The Unexpected Delight of Listening to the Bible Using audio to get more time in God's Word July 2nd, 2018 Lydia Sheldon
The Unexpected Delight of Listening to the Bible
The Unexpected Delight of Listening to the Bible Using audio to get more time in God's Word July 2nd, 2018 Lydia Sheldon
Bible Engager’s Blog


I used to read my Bible every morning with a cup of coffee and a journal full of notes and prayers—a scene worthy of Instagram. That habit of consistent Bible study filled my heart with God’s voice.

But I’m not there right now. After a recent change in my schedule, I began struggling to find that kind of time to sit down and read the Bible. And I started to feel the effects: I complained more, I felt less hopeful, I wasn’t praying much. A subtle absence of joy characterized my thoughts and conversations.

I asked God to give me more time for his Word. That’s one of those prayers that I was sure would be answered with a ‘yes,’ so I kept looking around for how God would do it.

God’s provision didn’t fit my expectations for what daily Bible reading should look like. But I did start hearing God speak to me again … through a set of white earbuds.

Why Listen to the Bible?

I’m the first to admit that listening to an audio book isn’t the same experience as reading words on a page. But they’re the same words, the same message. And when it comes to the Bible, we want to hear the message any way we can.  

Tentatively, not convinced that I’d like experiencing the Bible this way, I started listening to Exodus while I walked to work in the mornings. I navigated through trash bins and traffic while I heard Moses approach Pharaoh and present his demands. God sent locusts and gave instructions for the Passover feast; I dodged a stroller and nodded to a crossing guard. Was I distracted? A bit. Were the instructions for building the tabernacle hard to keep track of? Yes. But I absorbed the narrative of the Israelites’ rescue much more quickly than I would have if I had been reading at my desk, checking notes, and pausing between chapters.

While listening to instructions for tabernacle furnishings and the detailed codes for social justice, I focused by asking myself: What can I learn about God’s character through this? As I heard the story unfold, I saw that God cares about beauty, that he values our worship, that he looks out for the marginalized. Listening to God’s truth made me hopeful, more contented as I started my day. My commute seemed to go by faster.

How to Listen to Scripture

You don’t have to have forty minutes of city walking to carve out time to listen to the Bible. You can do it while you make your dinner, while you’re driving, while you’re getting ready for bed. If you’re distracted, just listen to that section again. Or move on. If you want to hit pause and think about what you heard, do it.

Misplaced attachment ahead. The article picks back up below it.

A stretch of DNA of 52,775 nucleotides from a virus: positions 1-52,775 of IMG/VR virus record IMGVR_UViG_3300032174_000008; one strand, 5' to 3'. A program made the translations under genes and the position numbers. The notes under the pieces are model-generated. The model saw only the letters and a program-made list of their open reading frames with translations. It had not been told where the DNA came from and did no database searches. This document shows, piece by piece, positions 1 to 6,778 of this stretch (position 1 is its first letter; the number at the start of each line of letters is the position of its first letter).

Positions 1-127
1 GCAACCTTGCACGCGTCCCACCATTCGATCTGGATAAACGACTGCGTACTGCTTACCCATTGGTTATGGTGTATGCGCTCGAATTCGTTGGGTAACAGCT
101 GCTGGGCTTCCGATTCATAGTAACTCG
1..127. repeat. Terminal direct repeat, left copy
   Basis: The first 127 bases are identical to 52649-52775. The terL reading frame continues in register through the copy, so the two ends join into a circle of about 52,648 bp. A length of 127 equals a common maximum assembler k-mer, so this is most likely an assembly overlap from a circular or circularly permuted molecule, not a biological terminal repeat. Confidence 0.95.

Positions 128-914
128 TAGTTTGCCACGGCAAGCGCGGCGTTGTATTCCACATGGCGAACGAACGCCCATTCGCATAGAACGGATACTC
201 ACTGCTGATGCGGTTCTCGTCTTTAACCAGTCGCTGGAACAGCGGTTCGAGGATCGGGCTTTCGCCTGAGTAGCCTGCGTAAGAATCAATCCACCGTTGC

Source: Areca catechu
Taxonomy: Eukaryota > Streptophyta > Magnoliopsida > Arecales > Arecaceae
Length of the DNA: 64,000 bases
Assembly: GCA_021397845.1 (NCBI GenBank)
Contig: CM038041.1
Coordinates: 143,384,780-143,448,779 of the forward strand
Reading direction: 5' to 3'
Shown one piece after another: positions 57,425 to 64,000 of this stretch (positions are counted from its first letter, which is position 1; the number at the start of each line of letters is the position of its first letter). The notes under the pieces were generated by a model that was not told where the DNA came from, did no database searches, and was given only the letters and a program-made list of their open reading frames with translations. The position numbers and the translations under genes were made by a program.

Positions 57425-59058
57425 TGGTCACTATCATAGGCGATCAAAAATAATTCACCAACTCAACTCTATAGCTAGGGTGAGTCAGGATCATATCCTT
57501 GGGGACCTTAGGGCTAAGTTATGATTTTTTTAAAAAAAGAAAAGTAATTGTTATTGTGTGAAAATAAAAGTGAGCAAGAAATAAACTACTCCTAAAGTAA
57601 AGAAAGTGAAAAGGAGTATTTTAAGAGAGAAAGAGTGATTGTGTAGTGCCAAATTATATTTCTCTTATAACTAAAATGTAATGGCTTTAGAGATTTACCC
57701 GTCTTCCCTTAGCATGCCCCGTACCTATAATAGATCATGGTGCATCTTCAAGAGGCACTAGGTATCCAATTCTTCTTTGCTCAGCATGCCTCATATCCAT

We’re living in a good moment for audio Bibles. Here are a few options for you to consider:

  1. YouVersion’s Bible app is straightforward. It offers reading plans and highlighting options. You can read along as you listen, or do either option by itself.
  2. If you have kids, try Faith Comes By Hearing’s Bible.is app. It’s a dramatized version. Moses’s and Pharaoh’s exchanges are heated; the sound of a horde of flies buzzing underscores the horror of the plagues.
  3. Biblica offers the NIV Bible read by actor Max McClean, whose deep resonant voice emphasizes the weightiness of Scripture.
  4. The new Dwell app is scheduled to be released this year (2018). The voices you’ll hear reading Scripture are those of ordinary people who love the Bible, enhanced by original music.

Listening Made Easy

Listening to the Bible through speakers or earbuds can’t replace the experience of studying it slowly with a paper and pen, distractions set aside. It’s not a substitute for reading Scripture out loud with someone else or in a small group. But I’ve found that God’s Word is abundant and life-giving, no matter how I’m receiving it.

For Bible users in America, the biggest barrier to reading is not having enough time. But beyond having more time or having the perfect journal and pens, we want to approach the Bible with the expectation that we’ll meet God there. Even when I’ve had the time, my thoroughness in study can become a performance I’m setting before the Lord, attempting to prove to him and to myself how righteous I am. But when I’m needy, thirsty for God to speak to me, then I’m excited to meet God in his Word any way I can, even if it’s not worthy of Instagram.  

My new way of engaging with the Bible didn’t fit my expectations. When I began listening to Scripture, I wasn’t sure that it would work—that I would learn about God and hear God’s voice. But I realized that whether I listen to Exodus through earbuds or study a passage with a commentary and notes at my desk, I can be drawn into God’s presence and guided with God’s Word. David writes that when he keeps his focus on God, then God is present with him (Psalm 16:8). “You make known to me the path of life,” David continues, “in your presence there is fullness of joy” (Psalm 16:11 ESV). Like David, I noticed that my joy grew as I regularly listened to Scripture.

In John 15 (ESV) Jesus says, “Abide in me, and I in you,” and connects “abiding” to engaging with his Word (see verses 47). And, true to David’s experience, Jesus promises that abiding in him will bring us fullness of joy (verse 11). That’s what we’re listening for.

Read more posts about: Getting StartedReading the Bible

Lydia Sheldon
Lydia Sheldon

Lydia Sheldon is a Scripture Engagement Writer at American Bible Society. She is a graduate of Gordon College (B.A.) and University of Pennsylvania (M.S.Ed.). Lydia has lived and worked in New Jersey, Massachusetts, Thailand, and Philadelphia. She loves the Adirondacks, George Eliot, and falafel.

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